We long have called Alabama "Ground Zero" for the Bush Justice Department scandal and other assorted Republican shenanigans that appear to be driven by acolytes of Karl Rove.
Mississippi long has been running a close second in the "Ground Zero" sweepstakes, and now the Magnolia State looks like it might be ready to pull into a first-place tie.
Not content with the blatant corruption of the Paul Minor case, Mississippi Republicans are stretching ethical boundaries on a couple of new fronts.
One involves the U.S. Senate race between Roger Wicker, who took over Trent Lott's old seat, and Democratic challenger Ronnie Musgrove. Scott Horton reports at Harper's.org that Jim Greenlee, a Bush-appointed U.S. attorney for northern Mississippi, appears to be orchestrating a federal investigation that is designed to disrupt Musgrove's campaign.
Greenlee just so happens to have been a donor to Wicker's Congressional campaign. Hmmm.
A four-year-old investigation into the failed Mississippi Beef Processors plant came to a head recently with guilty pleas from three Georgia businessmen. The three were mostly let off the hook on the most serious charges, but they pled guilty to charges that they tried to buy influence with Musgrove in his failed 2003 re-election campaign for governor.
A Mississippi journalist who had been skeptical of charges that the Bush administration has engaged in political prosecutions now says the Mississippi Beef case doesn't pass the smell test.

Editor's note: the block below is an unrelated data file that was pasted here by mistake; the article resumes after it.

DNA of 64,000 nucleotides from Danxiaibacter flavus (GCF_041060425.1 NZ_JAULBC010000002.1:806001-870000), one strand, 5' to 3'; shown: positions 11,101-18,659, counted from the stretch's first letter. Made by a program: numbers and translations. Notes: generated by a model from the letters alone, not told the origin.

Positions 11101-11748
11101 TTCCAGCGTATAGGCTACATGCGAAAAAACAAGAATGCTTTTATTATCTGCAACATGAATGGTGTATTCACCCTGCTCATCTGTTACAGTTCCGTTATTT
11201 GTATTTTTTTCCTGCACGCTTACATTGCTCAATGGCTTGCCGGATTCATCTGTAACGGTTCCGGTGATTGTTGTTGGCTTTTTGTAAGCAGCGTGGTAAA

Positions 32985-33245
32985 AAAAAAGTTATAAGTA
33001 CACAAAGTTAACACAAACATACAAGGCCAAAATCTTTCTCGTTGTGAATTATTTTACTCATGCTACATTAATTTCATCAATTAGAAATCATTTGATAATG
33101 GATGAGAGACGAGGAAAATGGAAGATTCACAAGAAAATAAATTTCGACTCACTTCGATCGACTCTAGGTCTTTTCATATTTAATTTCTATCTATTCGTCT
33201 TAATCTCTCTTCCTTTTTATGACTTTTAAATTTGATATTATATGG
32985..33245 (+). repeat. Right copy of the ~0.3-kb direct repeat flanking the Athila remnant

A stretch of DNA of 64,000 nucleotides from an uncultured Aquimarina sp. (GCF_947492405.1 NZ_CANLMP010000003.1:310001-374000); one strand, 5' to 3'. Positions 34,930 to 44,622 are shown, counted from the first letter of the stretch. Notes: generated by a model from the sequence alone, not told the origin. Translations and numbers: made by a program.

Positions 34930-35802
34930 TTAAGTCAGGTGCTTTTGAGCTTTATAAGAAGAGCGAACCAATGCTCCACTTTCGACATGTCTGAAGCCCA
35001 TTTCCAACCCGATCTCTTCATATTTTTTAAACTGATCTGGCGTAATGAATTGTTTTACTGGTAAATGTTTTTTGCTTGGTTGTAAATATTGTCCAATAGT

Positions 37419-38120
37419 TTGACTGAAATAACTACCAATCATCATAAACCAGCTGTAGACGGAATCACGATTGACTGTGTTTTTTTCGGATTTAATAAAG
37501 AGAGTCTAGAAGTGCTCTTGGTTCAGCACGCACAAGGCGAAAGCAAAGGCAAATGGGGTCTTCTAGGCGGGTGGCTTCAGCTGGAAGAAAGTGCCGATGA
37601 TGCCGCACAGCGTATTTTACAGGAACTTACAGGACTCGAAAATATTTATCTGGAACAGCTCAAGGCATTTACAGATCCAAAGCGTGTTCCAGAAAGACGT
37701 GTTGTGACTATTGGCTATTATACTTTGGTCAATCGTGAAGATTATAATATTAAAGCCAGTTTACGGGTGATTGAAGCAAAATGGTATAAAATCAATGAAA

In an even more bizarre event, Mississippi Supreme Court Justice Oliver Diaz was barred by his colleagues from having a dissenting opinion published in a particular case. Diaz was one of four defendants in the Paul Minor case, which resulted in federal prison sentences for Minor, an attorney and prominent Democratic supporter, and former state judges Wes Teel and John Whitfield. Diaz, a moderate Republican, was prosecuted twice by the Bush Justice Department and acquitted both times.
The Emptywheel blog reports that the case dealt with the statute of limitations on wrongful-death cases and established that the statute would begin to run at the time of injury, before the victim had even died. This type of ruling evidently has been a longtime goal of the Republican-backed "tort reform" movement. Let me repeat what this ruling says: The statute of limitations on a wrongful death case will begin to run before the victim dies.
This is rubber-meets-the-road conservatism, what the modern "conservatism" movement is all about. But the vast majority of citizens don't have a clue about what "strict constructionist" judges are doing in state courts.
The folo blog is THE place to go for legal news in Mississippi, and it has an excellent overview of the Diaz story. It also includes coverage from two of Mississippi's largest newspapers.
Ultimately, the Diaz dissent was released, but not before the folks at folo had a chance to call his colleagues "knuckleheads." Explanations from Diaz' fellow Supremes ring pretty hollow, and one can only wonder what they really were thinking.